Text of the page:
A ticket to achieve something better

A ticket to achieve something better

Engineering Dilemma

For some reason, the whole attitude towards engineering is rather a strange one. While students bend over backwards to snag seats in what they believe are the best institutions, this rarely translates into an actual passion for the subject.

Dedicated: There are still some students who prefer to take core-engineering jobs. (Picture for illustration purpose only)

In fact, most students treat engineering degrees as tickets to better-paying professions — management or finance, for instance. Very few of them actually use the skills they learnt in their four years at college at a core engineering job.

Largely, this has to do with the discrepancy in pay packages — while core engineering jobs aren’t exactly low-paying, working as an investment banker and the like does earn rather staggering salaries.

Because of this, most students either apply directly to such companies after getting their degree or enrol themselves in an MBA programme. Metrolife speaks to a few people from the select group which chooses not to, to find out what kind of scope they expect from retaining the ‘engineer’ tag.

Aditya, a software engineer, believes that the financial angle is the main contributor to this trend.

“I studied computer science at Dayananda Sagar Institutions and since I like programming, I decided to stick with it. But many of my friends have gone into other fields. Partly, this is because there are two streams to any technology-related job — you can either be in the one that creates technology which generates money, or in the sort of stream which doesn’t; for instance, if someone worked in the IT department of a bank, they aren’t creating profit for the company — the company has to put money into their section instead,” he explains, adding, “such engineers work one level below the money-making stream, which makes their salaries lower. And the people who get closer to the money-making stream are generally those with a management background.”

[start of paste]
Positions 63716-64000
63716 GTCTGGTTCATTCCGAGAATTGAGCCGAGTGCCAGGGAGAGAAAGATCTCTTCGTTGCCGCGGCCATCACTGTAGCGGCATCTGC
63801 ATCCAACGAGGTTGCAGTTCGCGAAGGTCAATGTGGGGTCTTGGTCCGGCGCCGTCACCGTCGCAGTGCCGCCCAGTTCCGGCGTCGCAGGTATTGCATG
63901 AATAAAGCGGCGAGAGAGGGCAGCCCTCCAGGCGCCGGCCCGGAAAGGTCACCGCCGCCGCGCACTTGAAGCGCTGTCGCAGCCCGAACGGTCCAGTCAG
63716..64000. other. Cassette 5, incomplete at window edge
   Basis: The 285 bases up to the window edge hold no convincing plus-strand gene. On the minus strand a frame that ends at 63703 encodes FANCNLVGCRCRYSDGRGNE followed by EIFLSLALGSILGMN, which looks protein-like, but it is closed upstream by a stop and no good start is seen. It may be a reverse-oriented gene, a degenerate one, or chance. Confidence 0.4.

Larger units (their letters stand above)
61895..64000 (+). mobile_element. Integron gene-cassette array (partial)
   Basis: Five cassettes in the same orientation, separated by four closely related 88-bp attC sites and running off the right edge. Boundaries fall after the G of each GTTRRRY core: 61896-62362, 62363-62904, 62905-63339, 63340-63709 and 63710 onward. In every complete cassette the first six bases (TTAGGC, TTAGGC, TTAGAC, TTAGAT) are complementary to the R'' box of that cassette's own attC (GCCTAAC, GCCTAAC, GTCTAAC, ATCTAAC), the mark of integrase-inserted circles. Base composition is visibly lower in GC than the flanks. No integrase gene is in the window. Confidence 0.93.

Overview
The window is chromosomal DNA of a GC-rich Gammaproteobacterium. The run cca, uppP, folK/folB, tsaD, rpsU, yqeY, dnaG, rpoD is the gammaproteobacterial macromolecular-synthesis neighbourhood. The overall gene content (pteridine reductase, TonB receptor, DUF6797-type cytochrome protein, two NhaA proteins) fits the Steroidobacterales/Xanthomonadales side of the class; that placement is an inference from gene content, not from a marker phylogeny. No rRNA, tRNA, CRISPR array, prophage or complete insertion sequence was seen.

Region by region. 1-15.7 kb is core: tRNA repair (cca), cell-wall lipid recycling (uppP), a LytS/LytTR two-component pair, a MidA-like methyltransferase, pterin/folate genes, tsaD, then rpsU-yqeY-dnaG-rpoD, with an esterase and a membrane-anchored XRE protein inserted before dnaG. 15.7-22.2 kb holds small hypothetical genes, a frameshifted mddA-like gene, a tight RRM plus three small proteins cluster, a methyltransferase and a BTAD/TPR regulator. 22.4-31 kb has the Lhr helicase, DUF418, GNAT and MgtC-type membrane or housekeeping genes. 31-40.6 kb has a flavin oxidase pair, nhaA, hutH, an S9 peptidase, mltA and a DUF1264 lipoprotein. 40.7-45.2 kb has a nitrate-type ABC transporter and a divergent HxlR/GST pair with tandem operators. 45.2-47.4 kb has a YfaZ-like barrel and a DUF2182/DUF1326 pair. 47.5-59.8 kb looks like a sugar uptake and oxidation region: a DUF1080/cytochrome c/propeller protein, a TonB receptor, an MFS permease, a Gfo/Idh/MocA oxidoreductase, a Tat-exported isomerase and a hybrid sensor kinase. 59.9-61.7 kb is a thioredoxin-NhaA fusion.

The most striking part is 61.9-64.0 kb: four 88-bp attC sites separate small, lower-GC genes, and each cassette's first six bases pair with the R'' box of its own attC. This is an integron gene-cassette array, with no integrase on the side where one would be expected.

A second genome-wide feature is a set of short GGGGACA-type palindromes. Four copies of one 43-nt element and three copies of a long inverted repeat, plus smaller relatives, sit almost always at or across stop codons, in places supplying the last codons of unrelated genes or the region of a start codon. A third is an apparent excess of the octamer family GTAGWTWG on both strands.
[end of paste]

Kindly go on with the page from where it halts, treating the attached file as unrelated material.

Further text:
Gautam, from HKBK College of Engineering, has already decided on what he wants to pursue, and is determined to use his four years worth of engineering tuition in the real world.

“I’m studying electrical and electronic engineering in college and am looking to get placed in a core company — such as a power corporation. Most of these jobs involve designing equipment like towers and transformers,” explains Gautam.

However, he’s quick to add that a fair share of his peers are opting out of the industry. Apart from the compensation angle, he points out that some of them actually don’t have a choice.

“There are several core companies that come to our college for recruitment. But for  the students who don’t get a job during the placement season, the only option is to look for something externally — and often, that means a job in a different industry,” he says.

He’s also reassured that sticking to a core job has a lot of scope. “The pay package is around Rs three or four lakh per annum. Besides, we study for four years to get an engineering degree — it makes sense to use what we know to improve in this field,” he reasons.

Surprisingly, Kundan — a student of REVA Institute of Technology — says that several of his classmates actually share this opinion. “Of course, a lot of it depends on the placement process. But I’d say around 60 per cent of us plan to stick with engineering,” he states. However, he isn’t sure whether this is a permanent decision, since several freshers also opt for an MBA after a few years.

“When we are placed out of college, we generally join as trainee engineers. But the higher posts are those of regional managers and the like — it doesn’t mean that one won’t need their engineering skills to handle these positions, but having a management degree does give an edge. That’s why so many people go for it,” he explains.

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